Now, take a treat in your hand and let your dog sniff it. Press the Clicker and give it the treat. Again, take another treat in your palm and let your dog sniff it. Now, close your fist and resume to do whatever it is you were doing. Ignore all its attempts to take the treat from you. Make the same clicking sound and give your dog the treat.
Repeat this process a few more times at different time intervals. Eventually, your dog will start to relate the clicking sound with the treats.

Step 2: Associating the right act with the click

In this step, you have to click the very instant your dog performs the desirable act, followed by its beloved treat. You could help shape your dog's behavior this way. This can be achieved in either of the following ways.


In this method, you make the clicking sound every time your dog performs the desirable action, sort of like a caught-in-the-act thing. Suppose you want your dog to learn the command "sit".
Every time your dog sits on your command, make the clicking sound and reward it. Soon, your dog is going to understand that you want it to sit. This method can be used for associating commands with any activity it does on its own like sitting, lying down, and rolling over.


This process takes a bit longer and is useful for teaching your dog elaborate tricks. It is a step-by-step way to get your dog to do something that is not a part of its innate nature like raising its paw.
Here, you could make a clicking sound every time your dog lifts one of its paws. Gradually, when it realizes that the lifting of the paw gives it a reward, then only reward when it lifts its paw higher.


This process works by using treats to lure your dog to do something you want.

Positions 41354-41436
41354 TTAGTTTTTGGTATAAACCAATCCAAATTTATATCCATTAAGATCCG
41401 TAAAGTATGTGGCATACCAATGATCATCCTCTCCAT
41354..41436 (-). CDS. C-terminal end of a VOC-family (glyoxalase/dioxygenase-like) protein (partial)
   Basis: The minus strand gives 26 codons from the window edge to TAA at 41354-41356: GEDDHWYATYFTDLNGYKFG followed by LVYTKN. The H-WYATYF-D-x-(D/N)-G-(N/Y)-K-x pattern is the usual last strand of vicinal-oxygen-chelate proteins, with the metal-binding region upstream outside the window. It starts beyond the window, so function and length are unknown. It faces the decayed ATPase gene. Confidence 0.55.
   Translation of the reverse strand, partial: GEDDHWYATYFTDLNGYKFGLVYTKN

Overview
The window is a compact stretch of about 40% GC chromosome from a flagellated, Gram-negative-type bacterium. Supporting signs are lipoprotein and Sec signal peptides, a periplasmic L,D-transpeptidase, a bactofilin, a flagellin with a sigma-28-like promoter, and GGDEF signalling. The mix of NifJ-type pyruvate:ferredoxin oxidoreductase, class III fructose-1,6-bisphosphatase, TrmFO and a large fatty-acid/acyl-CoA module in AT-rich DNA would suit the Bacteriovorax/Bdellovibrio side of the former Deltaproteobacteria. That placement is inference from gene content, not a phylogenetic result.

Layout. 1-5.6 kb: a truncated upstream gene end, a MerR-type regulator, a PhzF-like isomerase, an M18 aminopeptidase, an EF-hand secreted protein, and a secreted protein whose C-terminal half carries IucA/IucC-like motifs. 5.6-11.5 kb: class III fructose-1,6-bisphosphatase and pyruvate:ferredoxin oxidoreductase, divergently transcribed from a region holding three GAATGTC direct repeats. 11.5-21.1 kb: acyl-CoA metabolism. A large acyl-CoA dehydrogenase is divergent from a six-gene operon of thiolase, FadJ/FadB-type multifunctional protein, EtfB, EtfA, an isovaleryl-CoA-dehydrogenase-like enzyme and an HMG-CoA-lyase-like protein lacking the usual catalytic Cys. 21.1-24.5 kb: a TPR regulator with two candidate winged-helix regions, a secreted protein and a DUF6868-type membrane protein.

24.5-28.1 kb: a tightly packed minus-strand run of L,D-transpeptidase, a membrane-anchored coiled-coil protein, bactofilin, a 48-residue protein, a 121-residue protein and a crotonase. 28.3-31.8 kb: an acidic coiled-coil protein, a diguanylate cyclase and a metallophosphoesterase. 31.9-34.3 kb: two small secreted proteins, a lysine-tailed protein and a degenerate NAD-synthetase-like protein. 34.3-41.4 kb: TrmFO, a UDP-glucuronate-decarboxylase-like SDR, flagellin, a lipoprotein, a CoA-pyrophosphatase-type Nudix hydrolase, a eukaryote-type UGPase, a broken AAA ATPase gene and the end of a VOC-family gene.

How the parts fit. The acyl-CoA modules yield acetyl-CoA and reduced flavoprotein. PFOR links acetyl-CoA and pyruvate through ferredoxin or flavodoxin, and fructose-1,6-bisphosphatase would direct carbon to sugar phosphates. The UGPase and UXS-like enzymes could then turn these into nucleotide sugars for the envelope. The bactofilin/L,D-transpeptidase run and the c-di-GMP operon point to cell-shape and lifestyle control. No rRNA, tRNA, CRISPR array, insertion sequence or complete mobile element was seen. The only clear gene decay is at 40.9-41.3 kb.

Suppose you want your dog to sit, you hold the treat right in front of its nose. Your dog will sit down so that it is able to see the treat. Click at the very moment your dog is sitting down. Repeat the process a few times, and soon, your dog will learn to sit.

Step 3: Naming the Act

Once your dog learns a particular act, you need to give a name or a cue so that your dog learns to associate the name with the act. Once your dog has mastered a particular act. Stop rewarding it every time it performs the act.
Instead, reward it only after you give the cue and it performs the act. Make sure that you give the cue only once. If you've used the luring method, you could perform the gesture related to the act along with the cue.

Disadvantages of Clicker Training

  • While using the clicker, one of your hands is occupied for holding it, you could overcome this by using a one syllable word like "yes".
  • In this method, timing is everything. You need to make the sound at the precise moment your dog is performing the act. This can be tricky when the actions are subtle, like twitching of the ear, and can confuse the dog.
  • This method will not be very effective if the dog has a lower drive for rewards.
  • This method requires a lot of knowledge and practice. You will require very good hand-eye coordination to pinpoint the action you want to reinforce.